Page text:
Site Initiation Visits (SIVs) occur once the site has been selected, the study has been approved, all CTAs executed, and of course, the PI knows his Rave password (that is the ideal scenario, in most cases he would have missed the registration email).
SIVs are usually tough, demanding, and time-consuming as you will need to train your site on the protocol, vendor systems, labs, safety, study drug handling and all there is to know for proper study conduct. Needless to say, it is highly recommended to have red the study protocol prior to the visit.

Routine Monitoring Visit

Here's where monitoring really shines. These are the most common visits that a CRA will conduct throughout the study's duration. They involve a significant amount of source data verification (SDV), review of informed consent forms (ICF), and verification of eligibility. During these visits, your job is to closely monitor patient safety and any protocol deviations. If you don't have bloodshot eyes by the end of the day, you're not doing it right.

Site Close Out Visit

I had a colleague whose mantra for close-out visits was "Throw the ISF (investigator site file) on-site and run." In many cases, the process may not be that simple. Here you have reached the point where everything needs to be wrapped up: all documentation must be perfect, all action items completed, all logs have to be signed and all IPM/study equipment returned.

Motivational Visit

This visit is usually performed for slow-enrolling sites that are having trouble with recruitment. These sites may not be able to reach their preset enrolment targets, may not have enrolled a patient in the last year, or may simply lack motivation to work on the study. Ideally, you would want to identify the exact pain point that led to this visit initially.
These are, fortunately, not that frequent. You probably would get 2-3 of these per year. However, when they happen, you will suddenly become religious.
If you are interested in further details on how to prepare and what to do on each visit, subscribe to my newsletter. I plan to write a separate article dedicated to that.

Planning and Preparation

Reading emails should be your first activity in the morning while sipping on your coffee. Hopefully, there are no SAE alerts at your sites. When not visiting sites, you will spend the majority of your time replying to emails, preparing and reviewing trackers, following up on site issues and action items, reviewing protocol deviations, and working closely with the whole project team to ensure your study is going smoothly in all aspects.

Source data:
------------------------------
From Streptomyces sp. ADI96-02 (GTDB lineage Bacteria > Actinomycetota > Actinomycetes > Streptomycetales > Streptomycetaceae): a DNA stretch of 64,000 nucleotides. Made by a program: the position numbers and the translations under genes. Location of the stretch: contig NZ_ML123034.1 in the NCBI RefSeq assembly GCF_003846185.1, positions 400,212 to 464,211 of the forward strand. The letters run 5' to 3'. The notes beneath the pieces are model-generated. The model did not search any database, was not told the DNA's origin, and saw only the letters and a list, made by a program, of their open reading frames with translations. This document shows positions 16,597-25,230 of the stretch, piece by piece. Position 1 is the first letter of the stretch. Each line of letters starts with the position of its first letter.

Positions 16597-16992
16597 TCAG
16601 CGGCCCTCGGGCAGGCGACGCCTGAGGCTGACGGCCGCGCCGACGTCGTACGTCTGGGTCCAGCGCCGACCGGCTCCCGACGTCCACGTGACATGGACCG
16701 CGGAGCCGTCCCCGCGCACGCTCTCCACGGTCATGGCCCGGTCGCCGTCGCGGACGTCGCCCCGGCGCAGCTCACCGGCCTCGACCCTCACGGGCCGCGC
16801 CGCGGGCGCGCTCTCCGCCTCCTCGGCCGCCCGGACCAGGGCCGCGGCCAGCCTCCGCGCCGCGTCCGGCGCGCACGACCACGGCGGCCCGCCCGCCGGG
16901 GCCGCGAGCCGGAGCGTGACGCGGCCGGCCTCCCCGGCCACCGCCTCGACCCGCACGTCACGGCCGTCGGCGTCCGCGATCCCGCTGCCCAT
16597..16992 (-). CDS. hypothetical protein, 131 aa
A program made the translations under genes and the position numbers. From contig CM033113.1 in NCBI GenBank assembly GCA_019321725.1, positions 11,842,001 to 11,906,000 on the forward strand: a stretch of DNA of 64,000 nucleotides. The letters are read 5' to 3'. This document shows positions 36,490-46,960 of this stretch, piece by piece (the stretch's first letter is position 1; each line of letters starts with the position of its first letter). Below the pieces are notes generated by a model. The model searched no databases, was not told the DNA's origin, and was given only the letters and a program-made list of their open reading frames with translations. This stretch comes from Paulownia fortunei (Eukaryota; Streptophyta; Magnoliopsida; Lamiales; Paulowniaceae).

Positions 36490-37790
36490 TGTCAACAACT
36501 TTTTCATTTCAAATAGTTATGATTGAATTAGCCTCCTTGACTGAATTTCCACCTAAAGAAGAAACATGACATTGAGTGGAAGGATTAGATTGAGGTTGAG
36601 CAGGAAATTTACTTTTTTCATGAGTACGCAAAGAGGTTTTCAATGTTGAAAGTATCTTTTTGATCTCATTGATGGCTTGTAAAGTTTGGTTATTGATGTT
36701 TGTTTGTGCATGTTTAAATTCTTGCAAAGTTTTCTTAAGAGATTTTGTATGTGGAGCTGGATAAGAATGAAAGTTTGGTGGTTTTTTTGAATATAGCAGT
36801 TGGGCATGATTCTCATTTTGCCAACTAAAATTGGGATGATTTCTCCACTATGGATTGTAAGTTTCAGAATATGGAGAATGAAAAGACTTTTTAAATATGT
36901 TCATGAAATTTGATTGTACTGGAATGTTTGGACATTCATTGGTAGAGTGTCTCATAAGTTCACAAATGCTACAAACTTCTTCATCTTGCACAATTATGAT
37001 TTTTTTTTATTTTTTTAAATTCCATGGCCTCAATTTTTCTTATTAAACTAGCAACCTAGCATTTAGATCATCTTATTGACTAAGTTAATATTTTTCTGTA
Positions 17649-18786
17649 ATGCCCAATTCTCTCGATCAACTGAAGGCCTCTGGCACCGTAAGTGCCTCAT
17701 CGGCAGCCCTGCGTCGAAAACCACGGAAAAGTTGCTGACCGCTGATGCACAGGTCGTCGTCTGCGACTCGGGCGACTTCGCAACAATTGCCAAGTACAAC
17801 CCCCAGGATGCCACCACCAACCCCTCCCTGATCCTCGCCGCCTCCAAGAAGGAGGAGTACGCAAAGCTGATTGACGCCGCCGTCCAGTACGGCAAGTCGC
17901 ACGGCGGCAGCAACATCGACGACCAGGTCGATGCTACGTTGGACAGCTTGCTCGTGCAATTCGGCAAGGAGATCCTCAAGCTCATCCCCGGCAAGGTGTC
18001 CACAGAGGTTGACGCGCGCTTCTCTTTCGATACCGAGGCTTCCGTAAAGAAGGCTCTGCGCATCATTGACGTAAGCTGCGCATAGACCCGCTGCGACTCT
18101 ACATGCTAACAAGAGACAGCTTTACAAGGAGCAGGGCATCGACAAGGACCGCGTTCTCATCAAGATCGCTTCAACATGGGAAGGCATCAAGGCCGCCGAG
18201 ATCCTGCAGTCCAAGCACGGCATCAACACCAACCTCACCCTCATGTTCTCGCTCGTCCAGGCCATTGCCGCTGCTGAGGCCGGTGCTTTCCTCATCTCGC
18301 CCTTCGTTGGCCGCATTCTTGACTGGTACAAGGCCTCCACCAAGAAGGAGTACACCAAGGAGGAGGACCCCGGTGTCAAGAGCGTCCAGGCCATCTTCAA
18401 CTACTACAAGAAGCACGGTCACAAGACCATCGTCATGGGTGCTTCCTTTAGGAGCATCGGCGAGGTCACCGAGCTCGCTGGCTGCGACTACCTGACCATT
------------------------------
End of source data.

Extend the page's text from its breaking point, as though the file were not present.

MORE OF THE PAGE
All of this is required for you to be well-prepared for your next on-site visit. You usually want to have a great overview of all that has been done and what needs to be done.

Monitoring and Reporting

The CRA is responsible for ensuring the accuracy and completeness of study data. They review data listings, identify discrepancies, and work with site staff to resolve any issues. After each on-site visit, the CRA prepares a detailed report and sends it to the sponsor. This report provides an overview of the study, including any issues at the site and updates on study progress. It's crucial not to hide any issues from the sponsor, even with good intentions, because they will eventually come out. Failure to report an issue could and most probably will lead to blame being placed on you.

Administrative Tasks

These tasks could include managing study supplies and equipment, maintaining study documentation, filing paperwork, and preparing for audits or inspections.

Training and Development

As a CRA, it is crucial to stay up to date with industry regulations, guidelines, and new technology and innovations in Pharma. Attending training sessions, seminars, and conferences can be a great way to enhance your knowledge and skills, and more importantly, to broaden your network of contacts in the healthcare space. These events can also be enjoyable, as they often include networking opportunities and fancy cocktails.

Is it for you?

Overall, the CRA job is extremely exciting, dynamic, never-ending, and full of dynamics. I guarantee that you won't get bored. Just make sure to come ready and prepared to take up on a challenge πŸ˜‰ Most importantly, it is extremely fulfilling and creates a good feeling in your soul, as you are a small part of something huge, that, one day, will make someone's life better.